7 Easy Steps to Jumpstart your Child’s Major Exploration (free PDF included!)

Today, I’m going to discuss 7 proven methods for exploring your child’s potential major. As I mentioned last week, 15-year-olds don’t need to know exactly what they want to pursue in terms of major/career, but there’s a benefit to them knowing now! It’s better to find out earlier so that your child has time to research and immerse themselves in real-world activities before deciding to say “Yes!” to a college major.

So, without further ado, here are 7 easy steps to jumpstart your child’s major exploration:

Step 1: Gain clarity on your child’s academic interests and strong skill sets. If possible, try to dig deeper by identifying what your child values in life. This may or may not work, depending on how much your child usually expresses him or herself in front of you.

Blog suggestion: 8 questions to ask your child to gain clarity on educational goals

Step 2: Look through popular college majors. This step is not for your child to get lured into the most popular majors out there, it’s to get an idea of which majors and careers are in demand. After you narrow the list down to a couple of popular majors, look into the top colleges associated with each chosen major. To help you with this step, I’ve created a PDF outlining popular majors and the top 10 colleges associated with each major.

Step 3: If your child has a “dream college” — which I’ll talk about next week — it’s a great idea to print out a list of all the majors offered at this particular college. Research each major that interests your child in order to gain more information about how this college supports students within the major of your child’s choice. In addition, this is an awesome method to find out why your child’s dream college might not actually be a great fit, because they might not have strong programs within your child’s major. For example, wanting to attend UCLA as a business major is not possible because UCLA doesn’t offer business degrees to undergraduate students.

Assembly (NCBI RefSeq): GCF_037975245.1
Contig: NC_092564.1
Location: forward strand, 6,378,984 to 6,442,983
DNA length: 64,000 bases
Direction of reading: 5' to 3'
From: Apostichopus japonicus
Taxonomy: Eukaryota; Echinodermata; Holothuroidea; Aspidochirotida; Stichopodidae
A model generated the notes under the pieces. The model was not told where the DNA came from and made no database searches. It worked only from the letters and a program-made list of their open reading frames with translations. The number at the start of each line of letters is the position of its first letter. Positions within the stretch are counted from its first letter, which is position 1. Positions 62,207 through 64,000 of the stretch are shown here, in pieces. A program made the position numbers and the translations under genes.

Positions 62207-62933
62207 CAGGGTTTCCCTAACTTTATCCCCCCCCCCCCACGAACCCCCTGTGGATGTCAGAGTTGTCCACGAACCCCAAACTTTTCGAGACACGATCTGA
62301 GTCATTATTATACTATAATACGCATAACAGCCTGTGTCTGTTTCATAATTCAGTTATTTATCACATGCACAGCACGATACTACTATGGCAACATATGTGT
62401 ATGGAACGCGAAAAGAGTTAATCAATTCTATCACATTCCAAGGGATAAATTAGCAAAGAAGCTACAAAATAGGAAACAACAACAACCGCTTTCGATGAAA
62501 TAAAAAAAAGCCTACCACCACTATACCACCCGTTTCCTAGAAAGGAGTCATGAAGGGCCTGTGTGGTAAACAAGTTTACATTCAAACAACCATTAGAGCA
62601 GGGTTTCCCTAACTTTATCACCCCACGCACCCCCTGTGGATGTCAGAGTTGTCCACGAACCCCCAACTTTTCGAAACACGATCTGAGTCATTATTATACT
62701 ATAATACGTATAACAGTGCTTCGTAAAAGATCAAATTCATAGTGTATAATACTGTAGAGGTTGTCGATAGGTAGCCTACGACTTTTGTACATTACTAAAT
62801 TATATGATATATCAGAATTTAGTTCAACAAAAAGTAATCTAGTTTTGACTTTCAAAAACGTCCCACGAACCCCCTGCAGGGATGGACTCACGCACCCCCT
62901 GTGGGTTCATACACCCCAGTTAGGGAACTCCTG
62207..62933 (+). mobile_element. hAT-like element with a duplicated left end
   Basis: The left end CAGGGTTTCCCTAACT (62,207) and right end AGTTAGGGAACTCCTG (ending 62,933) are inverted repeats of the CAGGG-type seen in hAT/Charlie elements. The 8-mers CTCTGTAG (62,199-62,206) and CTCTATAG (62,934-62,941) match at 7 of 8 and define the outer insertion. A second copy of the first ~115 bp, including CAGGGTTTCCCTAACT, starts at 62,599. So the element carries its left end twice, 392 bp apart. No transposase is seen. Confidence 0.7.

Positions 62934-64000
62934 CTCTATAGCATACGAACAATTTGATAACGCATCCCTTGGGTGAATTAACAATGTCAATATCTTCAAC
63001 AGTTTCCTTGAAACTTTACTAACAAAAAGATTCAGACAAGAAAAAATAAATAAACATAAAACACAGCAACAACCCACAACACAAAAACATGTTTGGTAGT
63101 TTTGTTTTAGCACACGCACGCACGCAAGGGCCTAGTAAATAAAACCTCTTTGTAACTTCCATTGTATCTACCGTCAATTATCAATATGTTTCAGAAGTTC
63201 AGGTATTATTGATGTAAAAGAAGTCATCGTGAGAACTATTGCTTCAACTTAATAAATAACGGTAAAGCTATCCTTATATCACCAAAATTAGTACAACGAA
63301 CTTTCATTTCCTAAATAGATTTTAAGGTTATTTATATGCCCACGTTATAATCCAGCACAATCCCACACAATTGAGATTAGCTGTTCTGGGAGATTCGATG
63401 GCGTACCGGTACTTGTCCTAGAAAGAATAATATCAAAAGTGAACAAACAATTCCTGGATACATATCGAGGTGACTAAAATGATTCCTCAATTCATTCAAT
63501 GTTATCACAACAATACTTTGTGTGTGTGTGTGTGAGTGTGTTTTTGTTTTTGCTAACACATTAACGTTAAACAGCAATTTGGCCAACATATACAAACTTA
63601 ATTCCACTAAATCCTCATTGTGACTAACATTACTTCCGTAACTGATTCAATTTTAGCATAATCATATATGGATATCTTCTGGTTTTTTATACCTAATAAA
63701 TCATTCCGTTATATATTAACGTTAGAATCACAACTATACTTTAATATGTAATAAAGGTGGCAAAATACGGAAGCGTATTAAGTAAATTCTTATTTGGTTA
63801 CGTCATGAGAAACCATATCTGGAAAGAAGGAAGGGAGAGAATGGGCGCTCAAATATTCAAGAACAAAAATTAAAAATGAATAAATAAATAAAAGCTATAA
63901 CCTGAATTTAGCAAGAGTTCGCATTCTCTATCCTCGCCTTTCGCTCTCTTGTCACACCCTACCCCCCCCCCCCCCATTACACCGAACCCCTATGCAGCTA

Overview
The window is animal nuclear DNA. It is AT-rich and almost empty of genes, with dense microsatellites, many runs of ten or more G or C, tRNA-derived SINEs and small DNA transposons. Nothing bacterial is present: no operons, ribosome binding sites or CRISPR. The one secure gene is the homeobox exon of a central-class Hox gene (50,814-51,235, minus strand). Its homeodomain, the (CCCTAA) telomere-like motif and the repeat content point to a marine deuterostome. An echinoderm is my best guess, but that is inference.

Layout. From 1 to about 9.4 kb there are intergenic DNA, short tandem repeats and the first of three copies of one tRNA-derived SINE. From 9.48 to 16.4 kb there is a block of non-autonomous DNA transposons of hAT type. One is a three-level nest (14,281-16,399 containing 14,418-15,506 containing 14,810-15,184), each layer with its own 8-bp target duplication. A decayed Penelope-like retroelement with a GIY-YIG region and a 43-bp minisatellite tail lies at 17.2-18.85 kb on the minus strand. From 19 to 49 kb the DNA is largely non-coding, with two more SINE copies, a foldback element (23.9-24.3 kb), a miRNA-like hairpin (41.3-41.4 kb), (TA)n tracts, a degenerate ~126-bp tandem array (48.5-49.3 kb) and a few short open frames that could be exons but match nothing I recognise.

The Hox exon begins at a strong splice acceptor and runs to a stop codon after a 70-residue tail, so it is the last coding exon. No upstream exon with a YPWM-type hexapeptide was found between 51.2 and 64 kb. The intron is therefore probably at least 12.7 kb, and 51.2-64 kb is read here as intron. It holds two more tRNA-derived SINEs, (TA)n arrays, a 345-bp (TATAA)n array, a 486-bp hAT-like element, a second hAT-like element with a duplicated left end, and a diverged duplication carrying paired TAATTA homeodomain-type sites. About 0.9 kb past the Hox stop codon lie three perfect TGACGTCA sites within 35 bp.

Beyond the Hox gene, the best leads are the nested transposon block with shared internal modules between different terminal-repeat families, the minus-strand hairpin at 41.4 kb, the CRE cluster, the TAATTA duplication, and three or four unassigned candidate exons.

Step 4: Utilize online websites, such as: MyMajor.com, ASU’s major maps, and MassCIS by U of Oregon.

Step 5: If your child has a rough idea of which area he or she wants to study in (such as STEM, English, Business, Communication, etc.), I encourage them to start enrolling in volunteer and summer programs related to that major. Nothing beats real-life immersion! For example, if your child is interested in science, have them enroll in biochemistry research summer programs. If your child is interested in education, have them volunteer at non-profit reading centers. See the pattern?

Step 6: Talk to people! Every time your child has a chance to meet adults and professionals, have them ask why each person decided to choose the major they studied in. Your child can also take this opportunity to ask them how choosing the “right” major can affect their career options. This way, your child will also realize that a major doesn’t directly translate to a certain career, but rather, a career is associated with having strong skill sets.

Step 7: Start visiting colleges! In addition to taking general campus tours, attend admissions events that target each major. For example, if your child is interested in engineering, he or she should aim to attend an admissions event at the School of Engineering.


By Julie Kim Ed.M Harvard University

If you want my help with getting your child accepted into his or her dream college, let’s chat and see if your child would be a great fit for my college consulting program.

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